03-05-2020 Tri-City Area History Page

Little League baseball players… perhaps an All Star team? Left is Manager Fred Birmele. Do you know any of the others? Is one of the players a younger version of you? If so, please contact North Berrien Historical Museum at 269-468-3330, office@northberrienhistory.org, or stop by Tues-Friday 10am-4pm they would love to hear your stories. From the photo collection at the North Berrien Historical Museum 300 Coloma Avenue, Coloma

The Paw Paw River Journal

Kids ‘n cars

Rites of passage are those ceremonies by which we mark changes in our life from one stage to another. We all have them, and can you imagine what one of the most important is for a boy growing up? No, I don’t think it’s his first real contact with the opposite sex. For many boys it is getting his first wheels! Somehow a car is a symbol of maturity like nothing else. I never had a car when I was in high school. I got to take the family sedan one night a week. After I met the Chief Accountant, that night was to take her on a date. I got my first car the summer after I was graduated from high school, and we had broken up by then. Later I watched Marion’s two brothers as they grew up and bought their first cars. I must say her folks did it the right way. Those boys saved money to buy that first car, and they paid for it entirely. And I wanted to talk about her youngest brother, Louis. His friends all called him Louie, but to me that was his dad’s name. I watched him through the progress of his senior year. The new car process was all important and thorough. Louis decided he wanted a Ford. The year was 1953, and he settled on a black two-door. One most distinguishing feature about it was a continental spare tire kit on the rear end… made it look like there was an external spare wheel in a cover. That Ford was certainly a looker… not only could you see him coming, you could hear him too. He had an exhaust system that was almost a straight pipe. It had a glass pack muffler with very little back pressure. I don’t know where he got the idea, but it was a doozy. He drilled a hole in the exhaust pipe the size of a spark plug. Then he threaded it so he could mount a spark plug therein. Then he wired a Ford coil into a hot line and through a switch. He also had a choke for cold-weather starting. If you know cars, you know what’s coming next. He drove down Main Street and in the middle of the block pulled the choke to make the gas mixture rich. Then he hit the switch sending a hot spark right out into the exhaust. I didn’t see it, but Louis told me flames roared out the exhaust pipe enough to scorch the bumper of the car behind him. He said it was so dramatic he headed for home and dismantled it before he could get in trouble! Later on when he was in service he came into possession of two large brass artillery shells. They were about the size of car mufflers. When he got home he designed his own dual muffler and tailpipe system using them instead of regular mufflers. Oh, that car had a rich sound. When he was coming down the road you could hear him almost a mile away. Then Louis told me the story… he was over in Watervliet one night and started for Hartford. As he drove up the cemetery hill, he noticed the old town Constable following in his squad car. Then the minion of the law turned on his flashers. Louis pulled over immediately and waited with his hands in sight. The policeman asked to see his driver’s license and registration, which he promptly produced. The old guy said, “Well, Son, that looks like a pretty fancy exhaust system you got here! Step on it and let’s hear how it sounds!” Louis obliged and mashed his foot down on the gas pedal! The Ford responded with a roar that rattled windows and almost toppled the tombstones in the nearby cemetery. The policeman then hauled out his pad and wrote Louis a citation for excessive noise! Later on Louis allowed as to how next time he would tell the policeman to do it himself, so he would be the one making the noise! I was very lucky in not running afoul of the law. One time Marion and I almost got into it with a state policeman. We were out on a date and had parked in the driveway of a deserted farm to watch the moon come up. This was on what we called Macy’s stone road, a black top heading out into the countryside southeast of Hartford. As we watched, around the corner came a car followed by a state policeman with his lights flashing. They stopped just past where we were. I wanted to see what that was about so we started up and drove slowly past the trooper who was now talking to the girl driving the car. It was Anna May Brandt, one of our Hartford cheerleaders. We passed them, and the policeman immediately hopped in his car, turned on his lights. I stopped and he walked up to my window. He asked to see my driver’s license, and thereafter started writing a citation on his pad. I said, “Wait a minute! Just what law have I broken?” He scratched his head a moment, then put the tickets away with the comment that we should just stay out of trouble! Meanwhile, Anna May, having been turned loose, drove past us slowly craning her neck to see who the policeman had now. Next day it was all around school… the news that we had been busted whilst parking out in the country. I must admit it made our reputation as a couple who had woven a couple of golden threads into The Great Tapestry of Life in these storybook towns along the Paw Paw River.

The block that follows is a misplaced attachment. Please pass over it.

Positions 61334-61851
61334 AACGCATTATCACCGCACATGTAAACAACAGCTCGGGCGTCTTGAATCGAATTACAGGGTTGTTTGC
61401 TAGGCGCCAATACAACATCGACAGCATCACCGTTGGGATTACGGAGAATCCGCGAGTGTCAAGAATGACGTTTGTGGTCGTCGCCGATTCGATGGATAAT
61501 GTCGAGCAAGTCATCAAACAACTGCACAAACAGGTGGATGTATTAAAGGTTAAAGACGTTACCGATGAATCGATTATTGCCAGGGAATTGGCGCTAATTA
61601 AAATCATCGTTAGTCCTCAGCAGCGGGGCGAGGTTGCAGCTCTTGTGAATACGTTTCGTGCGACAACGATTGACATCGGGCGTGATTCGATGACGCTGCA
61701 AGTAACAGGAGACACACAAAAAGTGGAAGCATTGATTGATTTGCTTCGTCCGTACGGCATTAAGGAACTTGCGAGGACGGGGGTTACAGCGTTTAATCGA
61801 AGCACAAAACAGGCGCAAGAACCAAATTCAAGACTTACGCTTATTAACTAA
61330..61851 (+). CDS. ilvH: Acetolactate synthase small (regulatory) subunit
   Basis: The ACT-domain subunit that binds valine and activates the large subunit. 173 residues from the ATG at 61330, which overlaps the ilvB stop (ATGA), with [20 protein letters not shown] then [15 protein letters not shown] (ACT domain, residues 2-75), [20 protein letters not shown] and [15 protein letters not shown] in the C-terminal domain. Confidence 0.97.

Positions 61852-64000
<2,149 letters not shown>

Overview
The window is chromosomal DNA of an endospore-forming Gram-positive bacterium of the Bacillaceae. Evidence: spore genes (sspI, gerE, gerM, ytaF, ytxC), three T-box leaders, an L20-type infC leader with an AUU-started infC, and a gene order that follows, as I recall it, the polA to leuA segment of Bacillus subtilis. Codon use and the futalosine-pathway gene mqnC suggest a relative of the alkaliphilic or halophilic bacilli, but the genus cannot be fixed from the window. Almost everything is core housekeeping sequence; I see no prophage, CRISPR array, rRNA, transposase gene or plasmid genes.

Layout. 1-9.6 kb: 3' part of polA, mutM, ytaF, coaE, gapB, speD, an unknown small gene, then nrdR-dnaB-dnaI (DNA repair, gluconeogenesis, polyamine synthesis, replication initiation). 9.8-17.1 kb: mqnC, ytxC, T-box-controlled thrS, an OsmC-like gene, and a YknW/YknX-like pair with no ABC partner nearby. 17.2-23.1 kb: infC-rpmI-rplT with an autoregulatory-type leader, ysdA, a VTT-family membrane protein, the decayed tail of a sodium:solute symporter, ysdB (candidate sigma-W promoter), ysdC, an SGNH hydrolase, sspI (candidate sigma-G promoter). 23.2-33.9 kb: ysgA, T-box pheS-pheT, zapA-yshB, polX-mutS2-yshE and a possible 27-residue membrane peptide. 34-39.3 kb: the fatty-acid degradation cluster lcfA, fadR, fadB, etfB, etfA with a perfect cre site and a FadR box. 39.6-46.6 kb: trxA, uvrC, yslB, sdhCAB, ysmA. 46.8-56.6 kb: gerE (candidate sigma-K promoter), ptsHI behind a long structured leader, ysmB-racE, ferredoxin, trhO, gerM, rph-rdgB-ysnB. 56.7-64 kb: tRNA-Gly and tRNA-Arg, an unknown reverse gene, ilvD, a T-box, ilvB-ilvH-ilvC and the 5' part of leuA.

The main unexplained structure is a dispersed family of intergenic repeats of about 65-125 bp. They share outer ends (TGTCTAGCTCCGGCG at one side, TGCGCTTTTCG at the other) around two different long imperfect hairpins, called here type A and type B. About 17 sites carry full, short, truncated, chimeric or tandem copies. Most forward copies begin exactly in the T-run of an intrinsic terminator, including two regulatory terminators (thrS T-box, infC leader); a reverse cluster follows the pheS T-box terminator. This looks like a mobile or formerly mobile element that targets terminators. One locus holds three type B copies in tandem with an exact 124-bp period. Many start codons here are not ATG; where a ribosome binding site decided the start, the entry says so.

Watervliet District Library News

Computer Upgrade Stop by the library and check out their Envelope Fundraiser: pluck an envelope off the wall & fill it with the amount requested (between $1 and $100). 2020 Census Be counted in Berrien 2020. Watervliet Library can help! They have dedicated a computer to this year’s online Census count. Questions? Just ask! Hands-On